To the rest of Canada, fish could mean halibut or salmon or red snapper or pickerel or trout. Here, fish is cod. And if you want to eat fish — back on the menu since the inshore fishery started again — you’ll tuck into filets, yes, but also tongues, cheeks and sounds (the cod’s air bladders). All of it comes with scrunchions, bite-sized pieces of fried pork fat. Yum!
Another confounding culinary term is lobster boil. At Mallard Cottage, a celebrated restaurant set in a heritage building just outside St. John’s, we discover that “boil” isn’t only the tail and claws cooked in boiling water — but lobster bisque, barbecued lobster, mussels with cream and bacon, and a large cast-iron pan of roasted veggies, beans and devilled eggs.
At the North Street Café in Brigus, a coastal heritage village whose charm rivals any in Ireland or Wales, we come upon another term new to our cooking lexicon — partridge berries.
Because we’re too early for the moose stew bubbling in the oven, the owner, Debbie O’Flaherty, sends us away with a small tub of her red berry jam. “A bit sour,” she says, “but I adds some apple sauce and a secret.”
And here’s the final need-to-know in our travel guide. You may think you’re driving to the edges of the earth, but you’re not. You always end up at the start of something grand.
At the northern-most wind-scoured point on the Avalon Peninsula, we discover Grates Cove Studios and café owned by Courtney (originally from Chauvin, Louisiana) and her artist husband Terrence Howell.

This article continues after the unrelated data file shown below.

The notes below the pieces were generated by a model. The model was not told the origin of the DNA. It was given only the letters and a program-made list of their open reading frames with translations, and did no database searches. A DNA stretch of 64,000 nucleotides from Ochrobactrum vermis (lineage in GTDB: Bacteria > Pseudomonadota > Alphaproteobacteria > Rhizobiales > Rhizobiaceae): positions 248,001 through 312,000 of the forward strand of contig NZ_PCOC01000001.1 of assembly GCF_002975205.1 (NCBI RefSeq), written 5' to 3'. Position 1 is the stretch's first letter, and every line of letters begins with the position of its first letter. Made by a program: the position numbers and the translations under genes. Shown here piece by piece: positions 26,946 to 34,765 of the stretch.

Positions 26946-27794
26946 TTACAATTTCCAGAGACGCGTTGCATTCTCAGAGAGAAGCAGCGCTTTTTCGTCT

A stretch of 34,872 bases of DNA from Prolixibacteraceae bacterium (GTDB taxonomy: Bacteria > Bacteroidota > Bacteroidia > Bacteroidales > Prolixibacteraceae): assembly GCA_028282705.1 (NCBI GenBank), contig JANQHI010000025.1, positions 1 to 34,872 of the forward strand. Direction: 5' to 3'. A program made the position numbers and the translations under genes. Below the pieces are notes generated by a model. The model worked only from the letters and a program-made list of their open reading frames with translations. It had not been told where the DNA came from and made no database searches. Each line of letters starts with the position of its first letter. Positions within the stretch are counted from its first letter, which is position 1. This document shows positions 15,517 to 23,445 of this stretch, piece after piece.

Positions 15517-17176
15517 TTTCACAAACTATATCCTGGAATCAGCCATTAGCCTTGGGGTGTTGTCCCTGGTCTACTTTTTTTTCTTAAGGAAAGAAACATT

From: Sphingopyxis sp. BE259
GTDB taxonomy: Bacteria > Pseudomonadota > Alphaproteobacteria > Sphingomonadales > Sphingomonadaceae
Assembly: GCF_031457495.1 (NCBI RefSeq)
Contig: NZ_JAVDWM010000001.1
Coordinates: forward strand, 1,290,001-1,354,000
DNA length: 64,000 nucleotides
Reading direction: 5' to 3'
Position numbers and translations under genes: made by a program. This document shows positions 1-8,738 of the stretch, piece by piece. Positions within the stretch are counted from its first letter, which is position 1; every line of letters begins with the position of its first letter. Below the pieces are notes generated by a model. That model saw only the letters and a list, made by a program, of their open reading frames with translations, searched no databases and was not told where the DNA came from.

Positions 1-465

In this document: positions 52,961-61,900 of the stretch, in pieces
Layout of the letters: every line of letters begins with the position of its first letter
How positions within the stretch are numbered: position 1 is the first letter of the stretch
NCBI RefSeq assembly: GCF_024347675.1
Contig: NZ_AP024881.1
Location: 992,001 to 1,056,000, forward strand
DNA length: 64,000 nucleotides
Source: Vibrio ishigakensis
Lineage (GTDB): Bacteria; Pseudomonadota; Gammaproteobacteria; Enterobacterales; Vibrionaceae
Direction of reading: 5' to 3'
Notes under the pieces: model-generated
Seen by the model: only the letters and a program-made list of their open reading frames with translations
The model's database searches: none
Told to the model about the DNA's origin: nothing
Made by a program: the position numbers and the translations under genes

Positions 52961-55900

They met in South Korea while both were teaching English, eventually lived together in Louisiana and then, post-Katrina, moved to the village that was Terrence’s great grandfather’s home.
For lunch, we order an inspired cod couvillion, a saucy marriage of New Orleans and Newfoundland with home-made bread to sop up the juice.
The Ferryland Lighthouse is another surprising find. At the highest point of the cliff that lifts us above soaring gulls, we dig into a picnic basket a loving mother could’ve packed.
In the dangerous waters below, a ship called the Torhamvan went aground in 1926. Ferryland fishermen saved the crew, but the cargo — soap, paint and macaroni (so much of it the beaches turned white) — was lost. At least that’s what the locals said.
A year later, all the houses gleamed with new paint and the townspeople, it was noted, had developed a taste for macaroni with their fish.
Towards the end of our visit in Newfoundland and Labrador, we stroll through a small village en route to catching the ferry to Fogo Island for our final two nights. A sign on the cutest post office in the world says: “Left at 10ish. Be back tomorrow.”
Maybe not tomorrow, but we’ll be back. We didn’t get our fill of fish and scrunchions, we’ve yet to meet a moose and, more importantly, what is it with those sea-faring sheep, noses to the air, in that small boat?
I’m dying to know the story.
Editor’s Note: This post was produced in an arms-length collaboration with Legendary Coasts and Newfoundland & Labrador Tourism. They did not review or edit this story before publication. For more stories written by Lorna Crozier, a Governor General Award-winning Canadian poet, check out Sidney B.C. by the Salish Sea, A Poet in the Great Bear Rainforest, Exploring Light’s Birthplace and Gobsmacked in Newfoundland & Labrador.
Founded by two Canucks on the loose in a big country, Toque & Canoe is a blog about Canadian travel culture.